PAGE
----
The contact between a sphere and a planar half space, one being rigid and the other elastic (or between two elastic spheres), can be described by the JKR theory of Johnson, Kendall and Roberts (Proc. R. Soc. Lond. A 1971, 324, 301). One assumption of JKR theory is that the characteristic length scale L ≈ w/E is much smaller than the radius R of the sphere; where w is the work of adhesion and E is the Young's modulus of the soft, elastic body. Relative deformations for a mechanical contact increase with increasing L and decreasing particle size R. Experiments show that up to at least L/R = 0.2, JKR theory predicts the correct dependencies between the contact radius, the indentation and the load. However, when R ≫ L is no longer satisfied, the change in total free surface area due to deformation needs to be considered. Then, elastocapillary effects start playing a significant role. In addition to discussing theory and experiments of pure solid contacts, the effect of elastic deformation on capillary and hydrodynamic forces is discussed. Finally, we consider the interaction of hollow capsules as one example of a deformable body that is still formed from a stiff material.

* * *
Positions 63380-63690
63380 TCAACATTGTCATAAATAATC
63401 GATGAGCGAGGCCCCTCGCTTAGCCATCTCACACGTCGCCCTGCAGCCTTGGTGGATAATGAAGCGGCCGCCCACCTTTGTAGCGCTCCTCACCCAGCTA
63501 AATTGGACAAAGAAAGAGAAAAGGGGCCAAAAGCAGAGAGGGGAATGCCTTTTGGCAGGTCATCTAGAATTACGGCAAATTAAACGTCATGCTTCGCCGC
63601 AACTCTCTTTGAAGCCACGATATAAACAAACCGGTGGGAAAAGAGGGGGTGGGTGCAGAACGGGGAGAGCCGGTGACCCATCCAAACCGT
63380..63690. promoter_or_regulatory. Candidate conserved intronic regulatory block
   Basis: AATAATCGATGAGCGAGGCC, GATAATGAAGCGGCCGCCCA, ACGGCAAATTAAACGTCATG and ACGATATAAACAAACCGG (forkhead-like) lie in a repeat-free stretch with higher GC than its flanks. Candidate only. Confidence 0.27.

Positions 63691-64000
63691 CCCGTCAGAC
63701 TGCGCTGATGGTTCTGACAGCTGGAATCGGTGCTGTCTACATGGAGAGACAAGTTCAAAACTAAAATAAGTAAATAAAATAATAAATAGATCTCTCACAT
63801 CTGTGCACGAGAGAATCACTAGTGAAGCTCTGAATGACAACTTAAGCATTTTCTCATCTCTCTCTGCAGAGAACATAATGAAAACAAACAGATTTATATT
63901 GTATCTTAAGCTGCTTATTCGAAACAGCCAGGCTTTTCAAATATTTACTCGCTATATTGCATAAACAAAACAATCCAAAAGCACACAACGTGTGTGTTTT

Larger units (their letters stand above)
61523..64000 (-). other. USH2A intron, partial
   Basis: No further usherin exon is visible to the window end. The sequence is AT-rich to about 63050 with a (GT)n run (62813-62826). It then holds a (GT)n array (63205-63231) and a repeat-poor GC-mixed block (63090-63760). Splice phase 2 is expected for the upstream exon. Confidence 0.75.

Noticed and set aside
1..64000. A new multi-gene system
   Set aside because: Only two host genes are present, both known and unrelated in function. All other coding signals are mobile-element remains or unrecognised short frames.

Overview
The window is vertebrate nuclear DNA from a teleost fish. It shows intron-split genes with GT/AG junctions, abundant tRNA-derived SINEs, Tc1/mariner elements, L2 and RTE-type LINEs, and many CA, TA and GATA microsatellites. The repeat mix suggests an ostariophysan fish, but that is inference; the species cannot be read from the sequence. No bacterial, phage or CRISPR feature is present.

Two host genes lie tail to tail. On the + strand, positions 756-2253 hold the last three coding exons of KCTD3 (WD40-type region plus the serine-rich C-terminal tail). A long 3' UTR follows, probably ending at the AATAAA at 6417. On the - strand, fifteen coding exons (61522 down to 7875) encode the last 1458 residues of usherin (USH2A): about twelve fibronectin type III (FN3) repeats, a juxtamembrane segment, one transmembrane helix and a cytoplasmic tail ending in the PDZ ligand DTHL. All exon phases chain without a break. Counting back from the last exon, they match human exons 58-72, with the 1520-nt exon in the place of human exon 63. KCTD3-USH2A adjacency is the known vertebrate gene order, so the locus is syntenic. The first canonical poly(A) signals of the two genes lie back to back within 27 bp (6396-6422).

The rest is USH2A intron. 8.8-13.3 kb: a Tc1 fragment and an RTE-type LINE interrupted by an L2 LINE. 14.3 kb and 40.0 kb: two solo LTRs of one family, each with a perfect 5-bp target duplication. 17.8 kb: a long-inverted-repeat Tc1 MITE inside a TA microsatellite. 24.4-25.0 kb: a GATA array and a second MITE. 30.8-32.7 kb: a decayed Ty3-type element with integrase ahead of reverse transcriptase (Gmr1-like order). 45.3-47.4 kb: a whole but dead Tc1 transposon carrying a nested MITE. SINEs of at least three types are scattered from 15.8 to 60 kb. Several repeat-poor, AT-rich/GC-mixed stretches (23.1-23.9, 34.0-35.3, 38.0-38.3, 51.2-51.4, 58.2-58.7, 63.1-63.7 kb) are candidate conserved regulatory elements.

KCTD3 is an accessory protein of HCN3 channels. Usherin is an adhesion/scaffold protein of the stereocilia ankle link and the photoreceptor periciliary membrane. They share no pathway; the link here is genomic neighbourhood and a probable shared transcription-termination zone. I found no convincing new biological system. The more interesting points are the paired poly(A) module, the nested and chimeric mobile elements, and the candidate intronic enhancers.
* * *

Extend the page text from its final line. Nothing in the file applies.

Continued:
|Number of pages
|Current Opinion in Colloid and Interface Science
|Published - Feb 1 2017
Bibliographical noteFunding Information:
This work was supported by ERC for the Advanced Grant 340391-SuPro (H.-J.B.) and a fellowship granted by the Alexander von Humboldt Foundation (J.T.P.).
© 2016 Elsevier Ltd
ASJC Scopus subject areas
- Surfaces and Interfaces
- Physical and Theoretical Chemistry
- Polymers and Plastics
- Colloid and Surface Chemistry